With the takeover of social media, ‘organic dating’ is a thing of the past. No longer do you go to the pub and get offered a drink whilst standing at the bar, nor find a girl exhaustively flirting to get your number. Instead we’re finding love (or a quick bit of How’s Your Father) in cyber space. It’s a rarity to actually be chatted-up because we’re so busy numbly gaping at our phones and vigorously swiping.
Everyone’s doing it but no-one’s actually doing it.
You spend what feels like forever filtering through your Facebook photos to find five that represent you; that make you look flawless but not high-maintenance. That make you look cool but not too quirky. That show off your figure without looking like you’re showing off your figure. That make you look like you’re into fitness but also down for a greasy pizza.
I accept the shallowness of dating-apps by engaging with them myself. My problem is that I’m disregarded by most good-looking men.
Attractive in a ‘cute’ way, I don’t hold up against the drop-dead gorgeous Amazonian women that are also active on dating sites. Although I wouldn’t call myself ugly, I don’t often match with the men I find attractive because I’m their thoughtless swipe to the left. But can you blame them? Wouldn’t you also choose a flute of Moët over Jacob Creek’s Sauvignon Blanc?
Yet, in real life I can attract the good-looking boys.
So why is it I meet them out and about and can’t on dating apps? It could be down to the chemical release of endorphins when you meet someone you fancy, but I like to think it’s because my personality booms in social settings and I have the confidence to actually talk to men face-to-face.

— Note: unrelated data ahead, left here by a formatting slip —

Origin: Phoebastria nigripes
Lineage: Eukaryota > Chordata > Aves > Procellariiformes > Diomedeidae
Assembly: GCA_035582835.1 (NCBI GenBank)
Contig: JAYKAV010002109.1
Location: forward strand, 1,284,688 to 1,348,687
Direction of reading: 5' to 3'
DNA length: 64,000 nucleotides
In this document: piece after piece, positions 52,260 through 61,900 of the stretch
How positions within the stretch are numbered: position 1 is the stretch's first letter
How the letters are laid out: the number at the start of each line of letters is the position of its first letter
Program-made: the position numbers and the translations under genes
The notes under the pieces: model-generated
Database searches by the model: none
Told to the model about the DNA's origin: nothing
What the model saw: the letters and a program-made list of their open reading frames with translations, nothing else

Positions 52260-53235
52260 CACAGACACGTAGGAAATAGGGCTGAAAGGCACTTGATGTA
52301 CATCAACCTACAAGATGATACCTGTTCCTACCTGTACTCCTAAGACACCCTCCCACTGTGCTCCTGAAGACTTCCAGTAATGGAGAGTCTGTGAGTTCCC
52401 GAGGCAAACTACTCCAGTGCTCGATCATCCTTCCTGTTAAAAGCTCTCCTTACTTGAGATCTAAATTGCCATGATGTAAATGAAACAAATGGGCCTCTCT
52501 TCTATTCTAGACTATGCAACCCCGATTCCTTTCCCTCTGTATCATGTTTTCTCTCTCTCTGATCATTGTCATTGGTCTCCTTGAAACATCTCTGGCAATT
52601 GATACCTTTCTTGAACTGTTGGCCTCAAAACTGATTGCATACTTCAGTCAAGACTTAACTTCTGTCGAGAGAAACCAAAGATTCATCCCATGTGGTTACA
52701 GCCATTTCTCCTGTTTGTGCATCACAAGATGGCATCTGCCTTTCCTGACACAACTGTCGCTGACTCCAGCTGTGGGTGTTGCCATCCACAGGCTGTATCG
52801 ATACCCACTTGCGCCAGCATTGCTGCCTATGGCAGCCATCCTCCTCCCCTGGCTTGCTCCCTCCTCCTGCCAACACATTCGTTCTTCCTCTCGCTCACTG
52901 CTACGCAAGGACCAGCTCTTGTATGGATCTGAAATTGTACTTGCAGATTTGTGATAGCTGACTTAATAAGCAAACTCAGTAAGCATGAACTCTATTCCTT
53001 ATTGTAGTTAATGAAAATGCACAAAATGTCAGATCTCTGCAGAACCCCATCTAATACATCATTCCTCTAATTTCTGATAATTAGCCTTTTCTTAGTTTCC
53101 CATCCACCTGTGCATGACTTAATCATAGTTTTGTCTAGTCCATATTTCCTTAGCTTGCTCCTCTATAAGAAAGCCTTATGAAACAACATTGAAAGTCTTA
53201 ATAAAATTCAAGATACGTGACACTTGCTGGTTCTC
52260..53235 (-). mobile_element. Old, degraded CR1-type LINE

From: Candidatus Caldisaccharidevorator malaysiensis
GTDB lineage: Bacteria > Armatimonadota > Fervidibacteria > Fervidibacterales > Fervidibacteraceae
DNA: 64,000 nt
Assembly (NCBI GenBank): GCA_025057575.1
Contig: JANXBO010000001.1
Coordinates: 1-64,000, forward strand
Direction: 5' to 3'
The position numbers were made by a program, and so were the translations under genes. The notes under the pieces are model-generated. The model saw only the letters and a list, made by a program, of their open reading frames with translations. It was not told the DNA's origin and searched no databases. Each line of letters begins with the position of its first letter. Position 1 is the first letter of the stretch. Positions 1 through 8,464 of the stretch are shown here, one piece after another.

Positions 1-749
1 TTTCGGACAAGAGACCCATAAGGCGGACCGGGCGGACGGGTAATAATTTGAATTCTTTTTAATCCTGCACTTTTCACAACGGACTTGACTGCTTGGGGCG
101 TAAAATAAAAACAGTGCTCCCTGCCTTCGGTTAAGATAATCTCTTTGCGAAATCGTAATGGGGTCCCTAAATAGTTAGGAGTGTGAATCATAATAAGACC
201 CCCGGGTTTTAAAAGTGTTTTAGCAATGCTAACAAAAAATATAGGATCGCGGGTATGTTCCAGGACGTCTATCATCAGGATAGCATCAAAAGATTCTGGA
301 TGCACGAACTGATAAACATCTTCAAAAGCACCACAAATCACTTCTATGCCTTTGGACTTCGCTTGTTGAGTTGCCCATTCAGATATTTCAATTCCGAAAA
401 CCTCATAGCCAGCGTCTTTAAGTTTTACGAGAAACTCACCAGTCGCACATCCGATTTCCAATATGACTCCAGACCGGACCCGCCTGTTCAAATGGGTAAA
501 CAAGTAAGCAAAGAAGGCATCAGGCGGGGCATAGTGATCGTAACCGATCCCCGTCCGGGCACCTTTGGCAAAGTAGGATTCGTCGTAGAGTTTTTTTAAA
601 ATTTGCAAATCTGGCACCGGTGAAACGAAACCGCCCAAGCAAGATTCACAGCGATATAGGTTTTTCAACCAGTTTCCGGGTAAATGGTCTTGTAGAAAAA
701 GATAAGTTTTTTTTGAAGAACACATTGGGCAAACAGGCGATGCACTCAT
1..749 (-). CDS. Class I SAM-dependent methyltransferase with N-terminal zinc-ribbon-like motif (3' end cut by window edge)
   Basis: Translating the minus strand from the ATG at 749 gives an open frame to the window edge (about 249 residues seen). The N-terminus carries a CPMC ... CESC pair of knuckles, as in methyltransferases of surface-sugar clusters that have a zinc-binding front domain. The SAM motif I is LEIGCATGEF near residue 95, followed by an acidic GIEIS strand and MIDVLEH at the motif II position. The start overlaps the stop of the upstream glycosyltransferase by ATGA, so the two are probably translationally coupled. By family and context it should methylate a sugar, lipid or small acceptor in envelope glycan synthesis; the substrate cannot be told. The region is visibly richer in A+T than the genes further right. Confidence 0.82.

How can I dumb my personality down to a hundred character ‘About Me’ statement and do myself justice?
And it’s not just the lack of magnetism on dating-apps I struggle with, it’s the predictability of them. You swipe right, match with someone and a few days later you receive a message that starts:
“Hey, how’s it going?”
“Hi. You’re cute :p.”
“Hi. Good day?”
It’s boring. Our conversation is a stale and regurgitated procedure.
During last week’s tube strikes, when my little legs couldn’t carry me any further, I got on the number 25 bus at Bank. Sitting at the back in standstill traffic, a man walked past and we locked eyes. I assumed he’d continued his commute but actually he got on the bus and sat directly opposite me. You could call it creepy but I thought it was brave and refreshing. Throughout the somewhat awkward journey, we sporadically caught each other’s looks and when we it came to my stop I made my final glance – he had a look of fear, expectancy, defiance and shyness all at once.
As sickly as it sounds, it was like something out of a film. Until, of course, he watched me walk away without taking my number. And even though our passionate thirty-five minute romance ended as abruptly as it started, it was so exciting.
Technology has in many ways enriched our lives – now I can order a takeaway without moving from my bed. But is it also a hindrance? Are we forgetting how to make a connection? Personally, I’d sooner tell my prospective Grandchildren I met their Grandfather on a delayed train to Essex than on Tinder.
What happened to the spontaneity of courting?
Images via Giphy.